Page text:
The photo was taken from an Old City vantage, near the southernmost corner of the Western Walloverlooking the Jerusalem Archaeological Park. (Compare to the inset photo above, taken farther from the wall, credit http://www.yourway.co.il ) The history of the rainbow shot is simple. On a wet, dark day, the clouds opened briefly, a spectacular rainbow appeared over the Mount of Olives and I happened to be carrying a camera. This post briefly discusses the Mount of Olives and the Jewish cemetery at its base and includes a few additional original photos of the area which may or not eventually make it to my Instagram feed.
When was the last time you were accosted by four teenage boys brandishing…Rubik’s Cubes?
My wife, Marcia, and I are now traveling in the US. When people here learn that we live in Israel they often ask how we manage to cope with “all the violence and unrest.” They seem surprised, if not stunned (or skeptical), when we answer that our neighborhood in Jerusalem is a safe and enjoyable place. Remember the following scene from the 1990 comedy, The Freshman…?
Like Matthew Broderick’s Rodolfo Lasparri’s take on Palermo, an informed judgment on Israel would surely benefit from a visit. Though the country has its share of problems it’s not the place one would imagine from having watched only network news. Following are five vignettes from personal experience that might help refine one’s impression of the Middle East’s only democracy.
Yesterday was a big day. Almost ten years ago, Marcia and I began a writing project to create an entertaining and scripturally accurate novel about the miraculous life of the prophet, Daniel, while he was held captive in Babylon. Yesterday, July 13th, we were thrilled to do a small mailing to announce its publication as an eBook. The Daniel story had already been uploaded for sale at Amazon, Barnes and Noble and Kobo since May but we chose not to publicize it until a second novel was ready to go. This second novel, entitled, The Ivory House, the days of Elijah, is now available as well and, we hope, meets the same criteria, entertaining and accurate.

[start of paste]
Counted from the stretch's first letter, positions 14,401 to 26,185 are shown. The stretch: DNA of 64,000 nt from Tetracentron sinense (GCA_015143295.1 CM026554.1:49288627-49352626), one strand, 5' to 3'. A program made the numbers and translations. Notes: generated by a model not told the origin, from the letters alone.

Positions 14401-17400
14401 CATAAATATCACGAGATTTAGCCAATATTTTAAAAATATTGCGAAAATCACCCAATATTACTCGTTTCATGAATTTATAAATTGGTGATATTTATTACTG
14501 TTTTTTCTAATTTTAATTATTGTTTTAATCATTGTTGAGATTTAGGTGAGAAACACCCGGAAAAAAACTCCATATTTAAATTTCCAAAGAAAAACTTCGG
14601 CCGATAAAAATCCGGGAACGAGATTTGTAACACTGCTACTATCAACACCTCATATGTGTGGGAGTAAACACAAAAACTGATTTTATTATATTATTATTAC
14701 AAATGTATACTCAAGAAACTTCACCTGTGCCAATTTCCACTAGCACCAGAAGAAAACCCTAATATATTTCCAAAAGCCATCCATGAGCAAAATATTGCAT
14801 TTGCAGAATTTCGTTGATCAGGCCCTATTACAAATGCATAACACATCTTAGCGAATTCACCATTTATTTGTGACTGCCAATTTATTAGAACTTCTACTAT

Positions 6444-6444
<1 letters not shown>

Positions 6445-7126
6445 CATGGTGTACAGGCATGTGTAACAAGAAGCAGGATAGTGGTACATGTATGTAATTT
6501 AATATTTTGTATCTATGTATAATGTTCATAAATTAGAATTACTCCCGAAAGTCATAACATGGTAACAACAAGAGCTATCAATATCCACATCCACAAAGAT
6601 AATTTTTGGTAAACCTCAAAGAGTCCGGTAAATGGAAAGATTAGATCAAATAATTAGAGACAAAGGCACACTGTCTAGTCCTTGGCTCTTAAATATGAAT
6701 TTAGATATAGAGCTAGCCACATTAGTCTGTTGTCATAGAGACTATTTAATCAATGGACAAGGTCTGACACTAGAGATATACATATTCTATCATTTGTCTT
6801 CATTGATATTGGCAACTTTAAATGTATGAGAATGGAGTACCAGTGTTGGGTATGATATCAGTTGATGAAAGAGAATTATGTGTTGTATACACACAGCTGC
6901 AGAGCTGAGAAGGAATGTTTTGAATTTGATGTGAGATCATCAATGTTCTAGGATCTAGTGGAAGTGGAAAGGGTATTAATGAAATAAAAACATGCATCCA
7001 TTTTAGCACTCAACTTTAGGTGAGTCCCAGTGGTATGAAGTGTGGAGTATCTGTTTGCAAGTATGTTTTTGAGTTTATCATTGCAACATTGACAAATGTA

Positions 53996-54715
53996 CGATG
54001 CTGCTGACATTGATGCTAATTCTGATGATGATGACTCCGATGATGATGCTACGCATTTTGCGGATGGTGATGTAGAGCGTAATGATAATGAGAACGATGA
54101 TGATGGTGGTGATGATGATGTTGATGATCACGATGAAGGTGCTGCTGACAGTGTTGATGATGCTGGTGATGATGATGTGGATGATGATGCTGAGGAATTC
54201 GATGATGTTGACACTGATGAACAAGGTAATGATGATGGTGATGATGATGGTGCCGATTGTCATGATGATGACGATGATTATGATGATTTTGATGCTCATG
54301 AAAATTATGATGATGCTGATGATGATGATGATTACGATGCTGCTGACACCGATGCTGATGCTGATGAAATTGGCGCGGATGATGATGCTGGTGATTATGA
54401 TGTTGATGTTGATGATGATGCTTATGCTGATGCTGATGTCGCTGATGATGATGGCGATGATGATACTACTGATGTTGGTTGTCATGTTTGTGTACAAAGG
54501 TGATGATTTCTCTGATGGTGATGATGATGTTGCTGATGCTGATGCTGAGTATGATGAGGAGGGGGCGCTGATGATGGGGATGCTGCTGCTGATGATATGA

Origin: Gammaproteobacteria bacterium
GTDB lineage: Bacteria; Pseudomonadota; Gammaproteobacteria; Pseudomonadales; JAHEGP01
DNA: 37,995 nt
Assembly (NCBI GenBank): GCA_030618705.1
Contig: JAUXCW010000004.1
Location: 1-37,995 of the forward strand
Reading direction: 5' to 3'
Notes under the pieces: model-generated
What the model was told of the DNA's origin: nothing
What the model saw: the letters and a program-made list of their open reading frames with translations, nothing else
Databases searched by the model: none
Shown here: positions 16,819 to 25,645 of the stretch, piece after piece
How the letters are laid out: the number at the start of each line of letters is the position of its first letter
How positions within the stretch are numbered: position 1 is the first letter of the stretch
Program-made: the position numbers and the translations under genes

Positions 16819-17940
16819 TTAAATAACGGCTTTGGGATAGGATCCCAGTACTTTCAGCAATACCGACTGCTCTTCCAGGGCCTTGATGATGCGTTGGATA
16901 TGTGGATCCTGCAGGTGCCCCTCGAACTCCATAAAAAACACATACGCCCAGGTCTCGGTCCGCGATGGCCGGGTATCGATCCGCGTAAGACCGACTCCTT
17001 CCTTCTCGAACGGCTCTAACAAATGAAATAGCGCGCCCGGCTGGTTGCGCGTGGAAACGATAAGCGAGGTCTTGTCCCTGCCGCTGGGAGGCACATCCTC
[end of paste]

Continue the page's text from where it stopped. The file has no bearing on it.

Regular readers of this blog may have spotted a familiar face on The Ivory House cover. It’s Juttah, the wild dog of Jerusalem you may remember from here, and here! Always cooperative except when awake, Juttah volunteered to stand in for the male, fictional, canine star of The Ivory House, also named Juttah…only first. For a look at the original photo of our cover girl before being Photoshopped to look a bit scarier, details on how to keep up with goodStories and more about Juttah’s status, read on. Continue reading “announcing goodStories.pub”
I met a French Jew in Jerusalem today, normally not a blog-worthy event but this fellow was from Paris, had just made Aliyah with his family and recently moved into our neighborhood having never seen it. Ariel’s cab had stopped on the street, he stepped out and hailed me then asked the question I am best equipped to handle in Jerusalem.
Do you speak English?
Ariel’s next question, while pointing at the roof of an elementary school, was, “I was told I could see the Knesset from here. Is that true?”
It was almost true, I explained, and once we got the Knesset’s whereabouts settled I learned that Ariel, his wife and children have recently left their home in France and made Aliyah to Israel, in haste, because they feel they can no longer live safely in Paris.
It’s been about two months since the once wild Jerusalem dog (whom Marcia has named, Juttah) appeared half-dead in our backyard desperately seeking food.
It is only natural, then, given the immense interest stirred up by my first blog account of Juttah’s uncertain welfare, found here, that the sure-to-follow sequel would blossom into a video epic. The epic never materialized, however, ordained or not, but we did manage to upload a short video detailing our new, healthier dog’s progress and prospects to date…